By Rav David Silverberg

We read in Parashat Vayetze of Yaakov’s famous dream which he dreamt as he slept along the road during his trip to Charan.  God appeared to Yaakov and promised to care for him during his period of exile, to eventually return him to his homeland, and that his descendants would inhabit the land: “…the land upon which you lie – I will give it to you and to your offspring” (28:13).

Rashi, citing the Gemara (Chulin 91b), comments, “The Almighty folded the entire Land of Israel underneath him, alluding to him that it would be easy for his descendants to capture it.”  On one level, of course, the Gemara makes this comment to explain the meaning of God’s promise to give to Yaakov and his offspring “the land upon which you lie.”  It might seem strange for God to make a promise concerning the small piece of territory where Yaakov slept.  Chazal therefore explained the God somehow “folded” the entire country underneath Yaakov at that moment, and thus all Eretz Yisrael was included in this promise.

The question, however, arises as to the significance of this image.  What might be the message of God’s “folding” the land underneath Yaakov?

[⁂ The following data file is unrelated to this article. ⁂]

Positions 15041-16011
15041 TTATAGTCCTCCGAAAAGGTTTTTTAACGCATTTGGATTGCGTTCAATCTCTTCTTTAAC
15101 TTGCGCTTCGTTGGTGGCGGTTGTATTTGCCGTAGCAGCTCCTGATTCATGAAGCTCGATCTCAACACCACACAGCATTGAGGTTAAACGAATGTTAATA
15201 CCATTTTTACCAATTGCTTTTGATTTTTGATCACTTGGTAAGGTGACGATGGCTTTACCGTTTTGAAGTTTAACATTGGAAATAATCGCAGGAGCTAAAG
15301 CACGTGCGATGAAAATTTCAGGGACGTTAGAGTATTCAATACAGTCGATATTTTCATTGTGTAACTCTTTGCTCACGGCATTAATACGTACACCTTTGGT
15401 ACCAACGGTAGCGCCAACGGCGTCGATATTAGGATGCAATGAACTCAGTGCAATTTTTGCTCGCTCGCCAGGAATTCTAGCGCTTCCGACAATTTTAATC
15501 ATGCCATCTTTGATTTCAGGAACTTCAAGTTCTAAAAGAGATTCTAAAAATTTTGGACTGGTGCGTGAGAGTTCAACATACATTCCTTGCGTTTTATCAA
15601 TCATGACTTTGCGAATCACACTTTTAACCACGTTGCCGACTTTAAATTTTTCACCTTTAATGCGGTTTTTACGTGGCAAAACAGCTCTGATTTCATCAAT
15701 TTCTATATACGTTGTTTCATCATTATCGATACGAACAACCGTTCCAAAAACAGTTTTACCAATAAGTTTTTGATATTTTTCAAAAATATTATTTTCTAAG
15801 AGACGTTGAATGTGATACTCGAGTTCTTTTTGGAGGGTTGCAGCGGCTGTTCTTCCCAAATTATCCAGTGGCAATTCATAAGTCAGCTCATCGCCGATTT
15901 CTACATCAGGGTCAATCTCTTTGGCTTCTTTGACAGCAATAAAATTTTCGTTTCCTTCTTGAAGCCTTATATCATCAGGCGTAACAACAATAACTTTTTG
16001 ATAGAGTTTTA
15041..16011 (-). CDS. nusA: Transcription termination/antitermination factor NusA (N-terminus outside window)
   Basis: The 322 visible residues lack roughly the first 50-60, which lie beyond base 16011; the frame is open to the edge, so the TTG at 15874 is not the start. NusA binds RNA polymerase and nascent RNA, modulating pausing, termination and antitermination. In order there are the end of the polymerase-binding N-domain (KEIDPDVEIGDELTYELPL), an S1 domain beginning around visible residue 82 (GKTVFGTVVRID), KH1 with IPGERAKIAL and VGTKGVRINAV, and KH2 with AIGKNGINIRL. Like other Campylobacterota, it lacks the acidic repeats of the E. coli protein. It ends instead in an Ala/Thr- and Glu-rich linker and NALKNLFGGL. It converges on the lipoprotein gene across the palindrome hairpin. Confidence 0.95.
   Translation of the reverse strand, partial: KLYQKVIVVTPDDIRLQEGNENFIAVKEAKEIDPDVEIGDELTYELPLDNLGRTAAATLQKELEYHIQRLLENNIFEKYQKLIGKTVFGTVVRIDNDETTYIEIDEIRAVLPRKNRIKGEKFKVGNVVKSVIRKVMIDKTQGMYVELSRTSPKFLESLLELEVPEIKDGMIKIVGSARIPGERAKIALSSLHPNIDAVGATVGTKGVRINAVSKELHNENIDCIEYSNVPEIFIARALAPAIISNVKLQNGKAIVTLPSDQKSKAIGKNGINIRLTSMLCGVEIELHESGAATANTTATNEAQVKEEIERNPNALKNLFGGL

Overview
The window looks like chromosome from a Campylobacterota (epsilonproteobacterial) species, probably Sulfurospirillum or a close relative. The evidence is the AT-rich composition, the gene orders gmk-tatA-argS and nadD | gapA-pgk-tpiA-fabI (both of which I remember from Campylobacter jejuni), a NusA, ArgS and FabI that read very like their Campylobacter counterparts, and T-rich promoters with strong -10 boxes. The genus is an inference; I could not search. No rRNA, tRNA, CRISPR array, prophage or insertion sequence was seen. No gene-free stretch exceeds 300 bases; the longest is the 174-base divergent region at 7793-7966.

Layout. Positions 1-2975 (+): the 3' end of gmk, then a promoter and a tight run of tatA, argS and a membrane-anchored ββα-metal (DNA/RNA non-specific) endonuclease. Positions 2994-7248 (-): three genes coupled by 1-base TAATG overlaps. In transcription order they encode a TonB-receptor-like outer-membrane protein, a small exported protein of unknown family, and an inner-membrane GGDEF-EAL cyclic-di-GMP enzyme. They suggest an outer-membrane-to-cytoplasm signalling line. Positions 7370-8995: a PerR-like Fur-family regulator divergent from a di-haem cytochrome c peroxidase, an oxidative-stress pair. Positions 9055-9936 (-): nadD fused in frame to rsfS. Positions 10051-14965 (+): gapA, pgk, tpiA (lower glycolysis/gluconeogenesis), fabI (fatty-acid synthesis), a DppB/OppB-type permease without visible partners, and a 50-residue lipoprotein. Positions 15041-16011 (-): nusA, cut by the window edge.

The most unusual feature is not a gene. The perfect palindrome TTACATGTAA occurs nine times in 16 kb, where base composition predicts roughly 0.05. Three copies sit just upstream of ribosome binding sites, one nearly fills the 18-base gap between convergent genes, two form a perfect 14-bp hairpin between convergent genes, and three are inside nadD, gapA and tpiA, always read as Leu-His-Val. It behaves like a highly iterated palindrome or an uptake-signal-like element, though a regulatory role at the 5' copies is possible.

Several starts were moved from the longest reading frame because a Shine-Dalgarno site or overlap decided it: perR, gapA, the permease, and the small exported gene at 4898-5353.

The answer, perhaps, is that Chazal seek to teach us that we have within us far more potential than we recognize.  Yaakov slept on just a small piece of property that night, but the prophecy he received granted him rights and dominion over the entire land.  We often see ourselves limited to a very small “territory,” confined to limited capabilities and hence to limited achievements.  The Gemara here perhaps encourages us to see beyond our current standing, to recognize that there is more within us than we might think.  Even if we see ourselves occupying only a very small area, we have the capacity for more, as God tells Yaakov in the next verse, “You shall burst forth to the west, to the east, to the north and to the south.”  Rather than comfortably and complacently remaining confined to our current position, we are challenged to “burst forth,” to recognize that we are capable of far more than what we’ve already achieved, and it’s up to us to make the effort to realize our full potential.

Originally appears on VBM

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